Taking a Second Look at Placental-Derived Mesenchymal-Like Adherent Stromal Cell Therapy for Crohn Disease

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Adrian Kilcoyne, MD, MPH, MBA, the chief medical officer of Celularity, discussed a new analysis of gene and protein signatures from patients treated in the company’s legacy clinical trials.

Adrian Kilcoyne, MD, MPH, MBA, the chief medical officer of Celularity

Adrian Kilcoyne, MD, MPH, MBA

In the past, while a subsidiary of Celgene, Celularity carried out several early phase clinical trials evaluating a placental-derived mesenchymal-like adherent stromal cell (MSC) therapy for the treatment of Crohn disease (CD). The studies utilized short-term time points, such as 12 weeks or 3 months, for assessment of the therapy’s efficacy. With reference to more recent research on the mechanism of action of MSC therapies, Celularity, now operating independently, chose to conduct a new analysis in order to determine whether the time points used in the legacy clinical trials may have been too short-term to give a full picture of the therapy’s efficacy. The new findings, based on an evaluation of gene and protein signatures from participants in these trials, were presented by Adrian Kilcoyne, MD, MPH, MBA, the chief medical officer of Celularity, at the American Society of Gene and Cell Therapy (ASGCT) 2023 Annual Meeting, held May 16 to 20, in Los Angeles, California.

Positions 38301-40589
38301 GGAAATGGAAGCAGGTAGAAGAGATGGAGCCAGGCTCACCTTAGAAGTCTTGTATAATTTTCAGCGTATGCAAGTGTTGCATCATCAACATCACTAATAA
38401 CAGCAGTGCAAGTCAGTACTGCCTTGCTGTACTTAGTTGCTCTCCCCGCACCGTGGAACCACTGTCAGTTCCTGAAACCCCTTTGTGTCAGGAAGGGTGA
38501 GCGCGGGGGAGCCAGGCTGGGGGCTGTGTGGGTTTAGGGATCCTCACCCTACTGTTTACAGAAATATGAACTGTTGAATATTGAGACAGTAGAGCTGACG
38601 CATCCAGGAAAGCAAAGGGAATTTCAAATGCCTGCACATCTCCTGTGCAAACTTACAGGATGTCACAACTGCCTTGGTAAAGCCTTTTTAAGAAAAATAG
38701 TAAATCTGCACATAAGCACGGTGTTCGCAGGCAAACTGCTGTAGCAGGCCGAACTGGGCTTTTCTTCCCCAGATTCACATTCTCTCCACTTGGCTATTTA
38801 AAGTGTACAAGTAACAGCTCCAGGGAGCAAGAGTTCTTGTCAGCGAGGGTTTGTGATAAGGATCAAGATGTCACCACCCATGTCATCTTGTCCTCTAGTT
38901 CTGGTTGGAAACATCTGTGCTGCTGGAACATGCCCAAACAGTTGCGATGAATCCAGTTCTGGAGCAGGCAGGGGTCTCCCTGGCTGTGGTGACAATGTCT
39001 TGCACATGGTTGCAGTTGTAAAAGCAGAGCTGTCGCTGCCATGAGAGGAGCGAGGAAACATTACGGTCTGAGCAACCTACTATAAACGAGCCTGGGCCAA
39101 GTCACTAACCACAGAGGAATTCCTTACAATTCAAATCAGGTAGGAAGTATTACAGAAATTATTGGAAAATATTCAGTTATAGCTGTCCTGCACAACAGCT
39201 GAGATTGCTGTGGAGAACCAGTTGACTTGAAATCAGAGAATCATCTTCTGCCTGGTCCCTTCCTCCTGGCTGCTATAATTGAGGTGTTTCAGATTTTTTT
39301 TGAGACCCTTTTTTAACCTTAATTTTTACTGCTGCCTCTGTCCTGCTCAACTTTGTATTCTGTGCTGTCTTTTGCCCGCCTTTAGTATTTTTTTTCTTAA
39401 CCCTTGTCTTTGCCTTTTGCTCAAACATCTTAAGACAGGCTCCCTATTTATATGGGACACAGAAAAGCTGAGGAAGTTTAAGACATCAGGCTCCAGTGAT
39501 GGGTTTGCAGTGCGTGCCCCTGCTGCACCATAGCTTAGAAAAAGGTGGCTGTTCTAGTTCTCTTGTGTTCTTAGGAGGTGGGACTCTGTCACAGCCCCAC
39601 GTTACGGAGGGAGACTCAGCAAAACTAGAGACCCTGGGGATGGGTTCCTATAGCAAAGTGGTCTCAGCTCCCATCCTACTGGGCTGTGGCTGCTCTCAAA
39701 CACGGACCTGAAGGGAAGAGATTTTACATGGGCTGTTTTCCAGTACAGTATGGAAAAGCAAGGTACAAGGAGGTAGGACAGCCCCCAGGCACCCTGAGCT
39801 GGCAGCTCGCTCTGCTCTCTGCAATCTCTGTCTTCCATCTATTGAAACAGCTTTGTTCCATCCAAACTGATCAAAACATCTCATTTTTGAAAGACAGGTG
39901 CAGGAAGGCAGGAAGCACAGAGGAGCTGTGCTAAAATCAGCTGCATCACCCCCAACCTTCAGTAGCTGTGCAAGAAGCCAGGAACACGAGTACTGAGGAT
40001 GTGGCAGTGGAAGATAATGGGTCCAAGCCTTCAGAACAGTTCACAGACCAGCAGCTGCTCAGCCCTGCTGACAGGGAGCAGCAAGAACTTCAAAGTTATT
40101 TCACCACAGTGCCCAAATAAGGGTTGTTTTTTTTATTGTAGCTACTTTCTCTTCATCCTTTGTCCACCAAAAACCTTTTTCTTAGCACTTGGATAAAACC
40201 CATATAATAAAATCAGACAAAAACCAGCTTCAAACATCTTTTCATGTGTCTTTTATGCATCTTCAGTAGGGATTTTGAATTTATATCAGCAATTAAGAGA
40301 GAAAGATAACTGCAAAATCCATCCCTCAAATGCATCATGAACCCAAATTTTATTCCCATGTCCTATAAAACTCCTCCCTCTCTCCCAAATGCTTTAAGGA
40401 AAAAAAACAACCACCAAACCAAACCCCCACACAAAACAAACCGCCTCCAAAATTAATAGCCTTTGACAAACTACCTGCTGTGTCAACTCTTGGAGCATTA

Shortly after the conference, CGTLive™ spoke with Kilcoyne about the new findings and their implications for the potential of MSC therapy in CD. He touched on unmet needs in CD and emphasized the promising results of the new analysis.

CGTLive: What unmet needs remain with treating CD that your research aimed to address?

Adrian Kilcoyne, MD, MPH, MBA: CD is a difficult condition to manage. There have been significant advances; however, regardless of the significant advances, there's still a significant unmet need. If we look from a US perspective, notwithstanding the global problem, about 500,000 patients a year are diagnosed with CD. While there are good biologics, one of the fundamental and persistent problems remains: the requirement for surgical intervention, and importantly, the requirement for surgical intervention for fistulae. Now, fistulae occurr in about 50% of patients and despite all the advances in treatments, it remains a rather stubborn problem. Surgical rates appear to be plateaued but they certainly haven't come down; some data may even suggest they have gone up for whatever reason. But nonetheless, it remains a big problem and we need to look at strategies in order to deal with it. That's really why we looked at our legacy data and said: Given that we now have a greater understanding of the pathophysiology of fistulae, is there something within the mode of action and the responses we've seen that may suggest fistulae as an outcome? And improvement of fistulae is something that we may be able to address. So that was really what we wanted to look at.

Could you tell us about the MSC therapy and the previous legacy studies?